I thought this would be of interest to those of you who are involved with urban revitalization efforts. One of the things most desired in an urban community is walkability, or the ability of the occupants of a community to be able to safely and comfortably walk from one end of the community to another. To that end, I found some commonly accepted definitions of a walkable community. These come from Walk Boston, A Pedestrian Perspective on the Central Artery Project in Downtown Boston: A Report by the Pedestrian Issues Task Force (Boston, MA, 1994).
Hope this is useful!
Coherence. A clear, understandable and organized sidewalk, street and land-use system consistent with the scale and function of the surrounding urban context.
The sidewalk and street system should link points of interest and activity, provide
clean lines of sight and travel, and include simple instructive signage.
Continuity. A pattern of design and usage that unifies the pedestrian system.
Equilibrium. A balance among transportation modes that will accommodate and encourage pedestrian participation.
Safety. Pedestrian protection from automobiles and bicycles. Adequate time
to cross intersections without interference. Physical separation from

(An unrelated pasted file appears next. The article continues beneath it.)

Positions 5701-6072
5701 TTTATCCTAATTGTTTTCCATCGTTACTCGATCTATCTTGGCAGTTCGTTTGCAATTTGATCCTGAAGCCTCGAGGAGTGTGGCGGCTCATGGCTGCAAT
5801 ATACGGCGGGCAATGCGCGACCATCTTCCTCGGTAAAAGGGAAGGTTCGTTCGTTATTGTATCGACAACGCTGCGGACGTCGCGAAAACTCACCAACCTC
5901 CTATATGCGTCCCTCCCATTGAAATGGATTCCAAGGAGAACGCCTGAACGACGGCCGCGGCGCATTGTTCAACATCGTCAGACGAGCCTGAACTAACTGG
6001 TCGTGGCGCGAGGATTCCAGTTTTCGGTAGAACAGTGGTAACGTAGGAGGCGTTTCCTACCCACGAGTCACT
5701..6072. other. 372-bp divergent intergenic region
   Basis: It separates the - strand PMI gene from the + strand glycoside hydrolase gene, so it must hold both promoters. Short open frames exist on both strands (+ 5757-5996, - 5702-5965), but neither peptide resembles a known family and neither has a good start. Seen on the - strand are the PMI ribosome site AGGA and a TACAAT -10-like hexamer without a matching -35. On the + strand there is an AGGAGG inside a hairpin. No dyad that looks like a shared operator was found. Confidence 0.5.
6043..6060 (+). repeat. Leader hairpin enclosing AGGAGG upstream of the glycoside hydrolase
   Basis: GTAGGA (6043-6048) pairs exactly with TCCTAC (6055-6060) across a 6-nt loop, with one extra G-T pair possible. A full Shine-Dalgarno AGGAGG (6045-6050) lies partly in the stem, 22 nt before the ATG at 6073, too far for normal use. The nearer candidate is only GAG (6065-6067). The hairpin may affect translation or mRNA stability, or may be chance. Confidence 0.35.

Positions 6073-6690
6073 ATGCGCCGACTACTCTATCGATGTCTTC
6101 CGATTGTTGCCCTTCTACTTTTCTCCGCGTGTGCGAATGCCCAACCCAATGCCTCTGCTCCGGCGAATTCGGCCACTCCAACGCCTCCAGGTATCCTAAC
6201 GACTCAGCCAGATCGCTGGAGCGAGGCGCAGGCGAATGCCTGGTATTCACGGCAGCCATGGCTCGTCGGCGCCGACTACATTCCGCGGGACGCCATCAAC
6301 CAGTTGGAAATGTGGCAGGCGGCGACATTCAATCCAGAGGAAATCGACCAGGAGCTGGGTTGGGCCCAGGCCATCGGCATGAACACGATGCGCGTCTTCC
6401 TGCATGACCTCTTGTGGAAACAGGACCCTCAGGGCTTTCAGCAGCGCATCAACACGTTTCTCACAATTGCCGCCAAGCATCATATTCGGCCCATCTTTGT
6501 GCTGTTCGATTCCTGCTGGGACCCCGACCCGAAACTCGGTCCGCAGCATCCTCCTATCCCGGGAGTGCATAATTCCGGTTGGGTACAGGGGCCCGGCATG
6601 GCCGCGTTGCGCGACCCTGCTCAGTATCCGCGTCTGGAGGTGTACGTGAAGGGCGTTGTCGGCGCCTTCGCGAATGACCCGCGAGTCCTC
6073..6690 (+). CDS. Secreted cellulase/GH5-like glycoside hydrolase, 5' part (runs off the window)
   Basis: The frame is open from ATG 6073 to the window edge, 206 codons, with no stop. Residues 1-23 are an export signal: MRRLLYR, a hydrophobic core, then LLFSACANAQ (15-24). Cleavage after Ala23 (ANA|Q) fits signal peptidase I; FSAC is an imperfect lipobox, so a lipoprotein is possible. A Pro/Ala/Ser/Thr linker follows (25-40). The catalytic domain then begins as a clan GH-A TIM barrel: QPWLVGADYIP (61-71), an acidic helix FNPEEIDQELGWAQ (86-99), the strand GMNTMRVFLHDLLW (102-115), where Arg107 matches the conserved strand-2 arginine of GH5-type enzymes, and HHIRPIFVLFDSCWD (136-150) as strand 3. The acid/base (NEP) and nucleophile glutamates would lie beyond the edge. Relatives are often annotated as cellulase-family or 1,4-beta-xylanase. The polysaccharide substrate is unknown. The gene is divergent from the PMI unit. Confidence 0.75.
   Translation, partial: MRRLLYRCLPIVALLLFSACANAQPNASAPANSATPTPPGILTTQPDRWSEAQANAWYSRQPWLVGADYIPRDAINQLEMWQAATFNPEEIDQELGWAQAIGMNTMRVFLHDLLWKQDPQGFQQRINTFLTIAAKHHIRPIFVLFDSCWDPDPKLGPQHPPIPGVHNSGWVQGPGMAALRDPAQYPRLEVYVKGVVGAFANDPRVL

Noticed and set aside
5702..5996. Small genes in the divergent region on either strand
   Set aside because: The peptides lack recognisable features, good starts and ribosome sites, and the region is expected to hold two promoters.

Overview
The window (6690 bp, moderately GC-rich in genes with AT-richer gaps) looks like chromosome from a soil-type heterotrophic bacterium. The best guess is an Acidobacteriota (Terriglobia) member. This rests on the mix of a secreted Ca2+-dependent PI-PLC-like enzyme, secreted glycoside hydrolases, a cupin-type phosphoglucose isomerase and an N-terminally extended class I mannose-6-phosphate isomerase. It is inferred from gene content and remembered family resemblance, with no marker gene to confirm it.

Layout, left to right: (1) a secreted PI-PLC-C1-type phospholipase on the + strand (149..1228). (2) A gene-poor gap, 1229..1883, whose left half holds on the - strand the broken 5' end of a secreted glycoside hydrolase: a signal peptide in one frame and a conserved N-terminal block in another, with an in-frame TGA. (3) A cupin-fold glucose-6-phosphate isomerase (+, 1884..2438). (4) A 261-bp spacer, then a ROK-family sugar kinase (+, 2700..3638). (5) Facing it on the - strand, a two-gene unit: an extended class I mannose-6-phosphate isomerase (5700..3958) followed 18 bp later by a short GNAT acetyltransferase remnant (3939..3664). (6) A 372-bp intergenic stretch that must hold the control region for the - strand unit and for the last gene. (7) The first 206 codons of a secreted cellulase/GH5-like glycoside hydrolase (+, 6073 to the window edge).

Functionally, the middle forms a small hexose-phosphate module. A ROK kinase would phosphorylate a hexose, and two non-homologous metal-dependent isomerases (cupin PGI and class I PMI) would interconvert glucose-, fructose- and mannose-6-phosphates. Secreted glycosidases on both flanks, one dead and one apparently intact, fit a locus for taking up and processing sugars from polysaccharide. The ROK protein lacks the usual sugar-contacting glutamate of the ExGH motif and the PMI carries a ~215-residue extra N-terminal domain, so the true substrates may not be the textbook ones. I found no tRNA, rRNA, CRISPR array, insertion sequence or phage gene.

fast-moving cars. Signalization protection when crossing intersections.
Comfort. Secure and negotiable paving materials for sidewalks and crosswalks.
Unobstructed passage on the sidewalk and at corners. Signals timed to enable
safe and quick crossings.
Sociability. A sense of hospitality and suitability for individual and community interactions. Sidewalks should provide for a variety of uses and activities characteristics of the diverse urban scene.
Accessibility. The opportunity for all individuals to utilize the pedestrian environment as fully as possible.
Efficiency. Simplicity and cost effectiveness in design and function. Minimum delay along a walking route.
Attractiveness. Clean, efficient and well maintained surroundings, with adjacent storefronts and activities that provide sidewalk interest.